Jim Kane: Artist
Who are you and what do you do?
I am a professional firefighter / paramedic with the Jacksonville Fire and Rescue Department. I have been with the fire department for 27 years. As a Captain of a Rescue unit in a major metropolitan fire department you may be able to imagine the daily stresses involved. Building, painting, designing and creating have always been a stress outlet for me, then I realized some of the things I made, mainly my paintings became more than just stress relief, they became a passion and I began painting purely for the sake of the art.
Why do you do what you do?
My artwork is a personal endeavor. I find it very cathartic and it came to somewhat of a surprise to me that others are interested in what I have created. With retirement approaching, I have been considering a new career as a starving artist!
What is your background?
I grew up in Massachusetts. I came to Jacksonville with the Navy, then after four years, I left the Navy and entered the fire service. After 9/11, I went back into the Navy as a reservist for six years while continuing my career in fire service. I have always had a passion for art but never thought of myself as an artist until recently.
What is integral to your work?
I find myself most creative when I am listening to music. There are times when I will go out to spend time in my shop and before I know it I have been working for several hours and there is a painting I had never thought about sitting before me. To be honest sometimes I have no idea where it comes from.
Explain what you do in a way that would help lay people understand it.
The current focus of my artwork is Resin Art. Resin Art uses Epoxy Resins, paints, dyes, inks and pigments mixed into the resin to be pored over a canvas. This type of art is commonly referred to as flow art or a flowable medium. I take great pride in the fact that build all my own canvases (also referred to as panels). This ensures that each panel that leaves my studio is made with the very best products and built to my exacting specifications. The panels are made from Lauan plywood and birch substrate. I quarter round all the edges, sand, patch, re-sand then prime. I end up with a 2” thick gallery wrapped canvas. The resin flows over the sides smoothly and carries to image over the sides. The substrate provides an area to anchor hanging hardware.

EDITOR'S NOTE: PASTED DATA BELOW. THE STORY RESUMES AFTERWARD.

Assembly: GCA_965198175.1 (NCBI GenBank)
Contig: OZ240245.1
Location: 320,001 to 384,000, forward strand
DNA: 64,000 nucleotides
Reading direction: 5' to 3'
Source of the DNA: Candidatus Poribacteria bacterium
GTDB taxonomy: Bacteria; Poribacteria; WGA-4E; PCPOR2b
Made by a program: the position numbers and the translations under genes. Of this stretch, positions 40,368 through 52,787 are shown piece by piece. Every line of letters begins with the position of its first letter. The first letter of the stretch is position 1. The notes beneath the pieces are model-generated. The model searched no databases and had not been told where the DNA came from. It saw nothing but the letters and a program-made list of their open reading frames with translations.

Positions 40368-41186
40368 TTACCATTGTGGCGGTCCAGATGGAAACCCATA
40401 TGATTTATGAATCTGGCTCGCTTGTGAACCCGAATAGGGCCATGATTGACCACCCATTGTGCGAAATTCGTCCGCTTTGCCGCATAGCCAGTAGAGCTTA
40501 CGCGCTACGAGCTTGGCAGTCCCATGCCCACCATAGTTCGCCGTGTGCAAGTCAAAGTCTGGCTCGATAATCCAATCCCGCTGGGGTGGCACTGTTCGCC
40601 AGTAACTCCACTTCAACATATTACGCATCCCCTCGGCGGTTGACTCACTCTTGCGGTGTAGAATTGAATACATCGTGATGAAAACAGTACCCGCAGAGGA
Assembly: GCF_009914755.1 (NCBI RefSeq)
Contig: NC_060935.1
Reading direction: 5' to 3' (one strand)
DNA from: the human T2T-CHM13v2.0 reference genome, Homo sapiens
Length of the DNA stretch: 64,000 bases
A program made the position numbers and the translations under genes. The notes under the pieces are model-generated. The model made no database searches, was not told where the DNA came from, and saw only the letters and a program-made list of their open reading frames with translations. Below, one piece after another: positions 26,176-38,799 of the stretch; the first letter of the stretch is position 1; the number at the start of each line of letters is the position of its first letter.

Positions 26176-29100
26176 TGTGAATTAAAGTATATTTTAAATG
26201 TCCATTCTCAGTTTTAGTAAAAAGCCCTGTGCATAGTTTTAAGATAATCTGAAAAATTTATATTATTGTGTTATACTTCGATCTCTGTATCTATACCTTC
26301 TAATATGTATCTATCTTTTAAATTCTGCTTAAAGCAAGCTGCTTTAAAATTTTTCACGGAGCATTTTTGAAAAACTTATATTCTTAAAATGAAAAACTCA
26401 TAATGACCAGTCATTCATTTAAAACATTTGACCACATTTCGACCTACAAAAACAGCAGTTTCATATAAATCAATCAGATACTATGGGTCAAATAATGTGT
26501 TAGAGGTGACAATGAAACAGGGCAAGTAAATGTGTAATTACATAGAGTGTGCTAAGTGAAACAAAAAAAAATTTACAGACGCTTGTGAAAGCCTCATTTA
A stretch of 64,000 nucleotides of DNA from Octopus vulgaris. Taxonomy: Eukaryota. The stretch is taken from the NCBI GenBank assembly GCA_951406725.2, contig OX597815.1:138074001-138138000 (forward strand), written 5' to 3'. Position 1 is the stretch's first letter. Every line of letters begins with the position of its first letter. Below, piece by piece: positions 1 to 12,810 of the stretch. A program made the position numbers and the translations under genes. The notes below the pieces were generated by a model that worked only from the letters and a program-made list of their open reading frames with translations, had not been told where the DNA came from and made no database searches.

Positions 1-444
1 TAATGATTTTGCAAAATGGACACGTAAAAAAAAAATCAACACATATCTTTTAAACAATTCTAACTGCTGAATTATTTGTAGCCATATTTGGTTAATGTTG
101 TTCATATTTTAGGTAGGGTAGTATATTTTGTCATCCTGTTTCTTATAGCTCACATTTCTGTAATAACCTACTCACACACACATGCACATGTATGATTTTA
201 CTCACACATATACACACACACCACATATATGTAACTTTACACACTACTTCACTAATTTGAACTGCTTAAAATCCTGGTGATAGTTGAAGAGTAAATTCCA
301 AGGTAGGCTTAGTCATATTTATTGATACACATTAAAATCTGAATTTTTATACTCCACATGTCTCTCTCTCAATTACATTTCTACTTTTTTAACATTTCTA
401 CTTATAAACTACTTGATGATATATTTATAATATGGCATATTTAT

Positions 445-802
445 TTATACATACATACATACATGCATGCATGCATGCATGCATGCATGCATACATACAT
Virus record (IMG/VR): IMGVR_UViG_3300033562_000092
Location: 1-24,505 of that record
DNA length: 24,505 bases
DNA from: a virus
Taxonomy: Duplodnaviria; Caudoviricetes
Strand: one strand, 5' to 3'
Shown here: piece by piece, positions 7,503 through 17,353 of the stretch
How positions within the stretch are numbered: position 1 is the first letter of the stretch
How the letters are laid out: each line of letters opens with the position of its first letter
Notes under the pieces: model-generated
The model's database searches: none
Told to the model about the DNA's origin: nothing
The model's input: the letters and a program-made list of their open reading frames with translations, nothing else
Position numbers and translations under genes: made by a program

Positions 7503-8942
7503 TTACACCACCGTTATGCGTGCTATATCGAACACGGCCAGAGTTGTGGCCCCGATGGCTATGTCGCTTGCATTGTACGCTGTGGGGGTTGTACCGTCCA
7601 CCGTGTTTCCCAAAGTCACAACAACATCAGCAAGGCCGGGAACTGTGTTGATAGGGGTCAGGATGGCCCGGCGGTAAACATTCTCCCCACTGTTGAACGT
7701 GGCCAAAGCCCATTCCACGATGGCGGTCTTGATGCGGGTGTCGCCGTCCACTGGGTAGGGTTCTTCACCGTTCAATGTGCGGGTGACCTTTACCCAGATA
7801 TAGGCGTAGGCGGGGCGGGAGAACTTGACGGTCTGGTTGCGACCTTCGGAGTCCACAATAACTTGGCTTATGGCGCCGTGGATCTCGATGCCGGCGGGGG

What is unique about epoxy resin is the curing time, as soon as the resin is mixed with a catalyst it begins the curing process. This process can take as little as 5-7 minutes and as long as an hour depending on the type of resin being used. Once the resin starts to “set up” the resin can no longer be manipulated. At that point the painting needs to be covered to prevent contamination and the epoxy will need a minimum of 12 hours to cure to a point that it can be worked with again. If another layer is desired, if there is any contamination or flaws on the surface, the top layer will need to be sanded to allow the new layer something to attach to. Most of my paintings end up with 4-7 layers of resin.
How has your art changed over time? I hope that my artwork has improved. In retrospect I see that I have always attempted to master certain techniques and then move on to the next interest. This can be a double edge sword, allowing for a lot of different experiences but never pushing the boundaries of the art itself. Resin Art has kept my attention and I feel myself entertaining more challenging aspects of the art.
What art do you most identify with? With a wide array of interests, it is hard to identify one specific art form. I love working with different mediums whether its woodworking, painting, stone work, metal work, or just pencil and paper there is so much I would like to experience and create. I like the concept of mixing and matching mediums.
What is your strongest memory of your childhood? I am the youngest of five children. As with most families each child has specific bonds with his or her parents. My father was a professional musician and my siblings all played instruments growing up. By the time I was born, let’s just say the gene pool was I bit low in the music department. My bond with my father tended to be more with hands-on things. My father taught me to do most things with my own hands, from working on cars to building houses. I have discovered that one of the things he taught me is that one’s ability to do things is only limited by your willingness to chance screwing it up. There are only two possible outcomes from trying something new: Success or the opportunity to learn from your mistakes. Both outcomes are positives.
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